Wednesday, July 10, 2013

Science for High School- Biology- TOS Review

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 Science for High School  is a unique science program developed by Bridget Ardoin, a homeschooling Mom of five, with a degree in microbiology from Louisiana State U to boot. To date Science for High School offers Physical Science, Chemistry and Biology. The manual set starts at $79.99 with a complete biology manual/lab set selling for $239.99. Science for High School is appropriate for kids in 8th -12th grade.
 
As someone who appreciates science, is married to a science minded man, and has science loving kids, I'm on the look-out for programs that engage the kids (i.e. they don't have to ask to do it, but it can't be mind numbingly boring), but also pass scientific muster with Dr. Dh, are not pedantic and teach the scientific method. With that in mind, we were not disappointed with High School Biology; au contrair, it met our expectations, and more.
 
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Cub and I reviewed High School Biology In Your Home. This is not a text, per-se, it is a guide book for the teacher that includes all of the information that the student will work with, answers and quizzes, a dissection manual. It is a guide for discovery learning through high school science. We have always taken a Charlotte Mason/ Discovery directed approach to science in Elementary, switching to textbook for Jr. and Sr. High. This program continues the inquiry approach, leaving the read and regurgitate approach far behind. You can find the syllabus and sample pages here. Once you have the TM and SM in hand, you'll just need to provide the microscope, slides and critters to dissect. These are readily available on-line and easily referenced in the TM. The lab notebook has simple drawings when appropriate.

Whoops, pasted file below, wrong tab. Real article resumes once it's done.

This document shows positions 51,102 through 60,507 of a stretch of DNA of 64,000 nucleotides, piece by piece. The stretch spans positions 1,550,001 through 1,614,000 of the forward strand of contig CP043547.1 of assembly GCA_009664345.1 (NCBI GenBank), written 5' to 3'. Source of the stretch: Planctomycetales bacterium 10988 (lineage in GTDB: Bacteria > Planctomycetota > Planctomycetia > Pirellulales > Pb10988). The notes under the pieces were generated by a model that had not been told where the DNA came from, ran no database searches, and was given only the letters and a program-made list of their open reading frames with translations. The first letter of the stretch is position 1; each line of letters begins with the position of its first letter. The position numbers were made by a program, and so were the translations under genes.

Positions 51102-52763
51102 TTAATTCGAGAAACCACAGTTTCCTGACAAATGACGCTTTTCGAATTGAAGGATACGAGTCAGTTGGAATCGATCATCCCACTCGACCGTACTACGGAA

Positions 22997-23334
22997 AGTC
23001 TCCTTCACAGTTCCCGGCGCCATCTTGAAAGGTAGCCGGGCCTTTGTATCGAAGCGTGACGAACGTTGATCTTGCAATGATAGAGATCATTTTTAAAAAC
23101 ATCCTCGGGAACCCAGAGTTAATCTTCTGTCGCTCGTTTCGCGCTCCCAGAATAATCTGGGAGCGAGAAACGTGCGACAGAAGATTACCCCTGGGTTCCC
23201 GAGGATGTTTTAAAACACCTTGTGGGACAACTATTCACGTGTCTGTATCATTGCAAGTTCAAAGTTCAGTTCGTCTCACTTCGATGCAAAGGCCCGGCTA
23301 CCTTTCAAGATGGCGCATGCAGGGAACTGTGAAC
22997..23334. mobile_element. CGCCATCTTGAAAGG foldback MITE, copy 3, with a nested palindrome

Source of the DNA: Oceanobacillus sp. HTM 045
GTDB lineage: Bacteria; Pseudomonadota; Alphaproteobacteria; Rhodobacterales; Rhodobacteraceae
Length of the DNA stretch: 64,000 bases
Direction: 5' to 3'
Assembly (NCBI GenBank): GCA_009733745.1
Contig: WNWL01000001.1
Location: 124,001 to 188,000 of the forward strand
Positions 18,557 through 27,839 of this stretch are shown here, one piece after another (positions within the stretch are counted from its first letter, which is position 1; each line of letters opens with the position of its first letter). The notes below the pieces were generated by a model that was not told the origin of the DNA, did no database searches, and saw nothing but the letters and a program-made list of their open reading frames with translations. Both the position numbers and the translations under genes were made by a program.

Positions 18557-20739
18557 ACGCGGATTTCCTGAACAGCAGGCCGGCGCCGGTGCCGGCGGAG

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So just how does discovery science in high school take place, you ask? The text asks a series of questions at the beginning of each week which the student then researches. The number of questions vary each week depending on the topic. The parent guide provides a minimum amount of information requiring the student to seek and find. Cub actually used our old high school textbook to answer questions, along with information from Tutoring Center science classes for the last two years, some Internet sites and various science books we have around the house. Finding the answers to the questions is up to the student. I did find that initially this took some guidance on my part and gathering science resources and having them handy in one place is helpful. Once Cub got used to the idea, however, he knew what to do. This is a great program to teach independence and research skills, because it's up to the student to find out, manage their time and get it done!